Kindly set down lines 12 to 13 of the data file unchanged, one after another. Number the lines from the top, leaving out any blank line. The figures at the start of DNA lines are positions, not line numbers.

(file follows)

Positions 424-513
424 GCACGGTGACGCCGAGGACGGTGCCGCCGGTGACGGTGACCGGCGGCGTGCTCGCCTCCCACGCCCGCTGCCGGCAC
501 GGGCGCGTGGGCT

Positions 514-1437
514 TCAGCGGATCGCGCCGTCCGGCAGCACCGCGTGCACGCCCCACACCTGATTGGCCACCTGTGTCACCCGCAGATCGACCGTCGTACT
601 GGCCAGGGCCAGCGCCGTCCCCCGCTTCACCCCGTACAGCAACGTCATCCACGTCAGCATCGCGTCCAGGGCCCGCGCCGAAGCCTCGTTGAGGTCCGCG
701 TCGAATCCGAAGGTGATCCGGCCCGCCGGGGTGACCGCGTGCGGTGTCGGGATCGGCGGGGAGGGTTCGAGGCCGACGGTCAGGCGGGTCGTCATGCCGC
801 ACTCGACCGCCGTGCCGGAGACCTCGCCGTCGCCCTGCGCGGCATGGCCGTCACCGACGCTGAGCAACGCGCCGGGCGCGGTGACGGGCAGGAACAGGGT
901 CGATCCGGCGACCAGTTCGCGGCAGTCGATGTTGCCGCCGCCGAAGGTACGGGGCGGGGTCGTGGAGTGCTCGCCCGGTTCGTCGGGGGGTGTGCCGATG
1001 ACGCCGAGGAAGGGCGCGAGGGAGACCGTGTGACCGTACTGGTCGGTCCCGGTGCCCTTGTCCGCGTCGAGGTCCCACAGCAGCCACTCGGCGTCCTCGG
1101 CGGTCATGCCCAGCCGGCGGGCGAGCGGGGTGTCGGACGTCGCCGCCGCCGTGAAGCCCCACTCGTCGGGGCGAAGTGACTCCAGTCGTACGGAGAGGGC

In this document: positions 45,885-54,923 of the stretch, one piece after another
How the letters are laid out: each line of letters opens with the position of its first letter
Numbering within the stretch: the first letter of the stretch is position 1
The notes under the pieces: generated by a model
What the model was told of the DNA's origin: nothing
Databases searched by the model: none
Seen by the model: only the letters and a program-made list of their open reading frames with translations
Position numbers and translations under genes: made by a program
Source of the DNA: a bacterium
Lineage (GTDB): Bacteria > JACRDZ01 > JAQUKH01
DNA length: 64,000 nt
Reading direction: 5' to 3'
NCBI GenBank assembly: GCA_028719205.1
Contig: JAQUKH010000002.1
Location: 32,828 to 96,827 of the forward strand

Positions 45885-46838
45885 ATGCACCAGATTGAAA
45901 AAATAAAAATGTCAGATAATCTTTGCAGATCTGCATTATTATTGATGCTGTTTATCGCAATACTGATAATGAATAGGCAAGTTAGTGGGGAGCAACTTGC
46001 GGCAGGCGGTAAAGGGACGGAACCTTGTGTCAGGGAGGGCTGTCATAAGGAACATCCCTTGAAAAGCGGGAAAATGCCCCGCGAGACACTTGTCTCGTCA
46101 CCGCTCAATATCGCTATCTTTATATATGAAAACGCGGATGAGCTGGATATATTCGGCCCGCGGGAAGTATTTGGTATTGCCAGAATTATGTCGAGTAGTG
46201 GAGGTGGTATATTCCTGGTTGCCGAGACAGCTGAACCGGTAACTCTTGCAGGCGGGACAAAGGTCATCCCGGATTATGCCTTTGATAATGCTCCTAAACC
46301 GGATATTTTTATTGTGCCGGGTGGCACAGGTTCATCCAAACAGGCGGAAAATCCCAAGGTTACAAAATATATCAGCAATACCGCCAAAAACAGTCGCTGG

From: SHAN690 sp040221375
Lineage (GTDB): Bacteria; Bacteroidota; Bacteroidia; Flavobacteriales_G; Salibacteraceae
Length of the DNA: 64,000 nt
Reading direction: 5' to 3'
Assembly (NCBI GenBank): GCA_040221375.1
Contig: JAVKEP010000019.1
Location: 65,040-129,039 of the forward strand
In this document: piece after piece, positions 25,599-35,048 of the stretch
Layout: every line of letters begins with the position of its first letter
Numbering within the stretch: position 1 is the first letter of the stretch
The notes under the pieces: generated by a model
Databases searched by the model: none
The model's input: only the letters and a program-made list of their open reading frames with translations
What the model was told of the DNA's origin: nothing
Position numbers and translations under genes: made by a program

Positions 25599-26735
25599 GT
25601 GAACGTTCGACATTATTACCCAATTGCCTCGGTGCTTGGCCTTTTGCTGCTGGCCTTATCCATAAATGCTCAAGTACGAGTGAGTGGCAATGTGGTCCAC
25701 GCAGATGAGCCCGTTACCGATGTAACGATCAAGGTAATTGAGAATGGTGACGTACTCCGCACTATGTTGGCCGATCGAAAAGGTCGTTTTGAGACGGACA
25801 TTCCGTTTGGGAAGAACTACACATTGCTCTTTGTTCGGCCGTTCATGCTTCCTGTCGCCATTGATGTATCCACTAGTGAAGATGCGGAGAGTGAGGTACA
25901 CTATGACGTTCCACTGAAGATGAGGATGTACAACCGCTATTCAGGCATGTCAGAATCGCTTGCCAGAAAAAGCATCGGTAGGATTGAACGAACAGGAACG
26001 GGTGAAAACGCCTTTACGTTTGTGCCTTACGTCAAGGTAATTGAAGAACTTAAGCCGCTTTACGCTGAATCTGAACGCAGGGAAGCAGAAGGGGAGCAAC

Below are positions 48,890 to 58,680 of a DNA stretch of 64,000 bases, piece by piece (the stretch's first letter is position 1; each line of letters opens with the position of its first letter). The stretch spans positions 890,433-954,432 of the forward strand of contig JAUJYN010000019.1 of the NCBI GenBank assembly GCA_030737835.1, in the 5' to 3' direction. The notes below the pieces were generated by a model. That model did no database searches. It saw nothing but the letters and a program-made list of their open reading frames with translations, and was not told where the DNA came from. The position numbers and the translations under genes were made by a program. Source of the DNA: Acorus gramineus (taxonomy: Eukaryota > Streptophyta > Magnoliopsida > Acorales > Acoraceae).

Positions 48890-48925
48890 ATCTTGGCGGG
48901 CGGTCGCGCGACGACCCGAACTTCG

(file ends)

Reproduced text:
In this document: positions 45,885-54,923 of the stretch, one piece after another
How the letters are laid out: each line of letters opens with the position of its first letter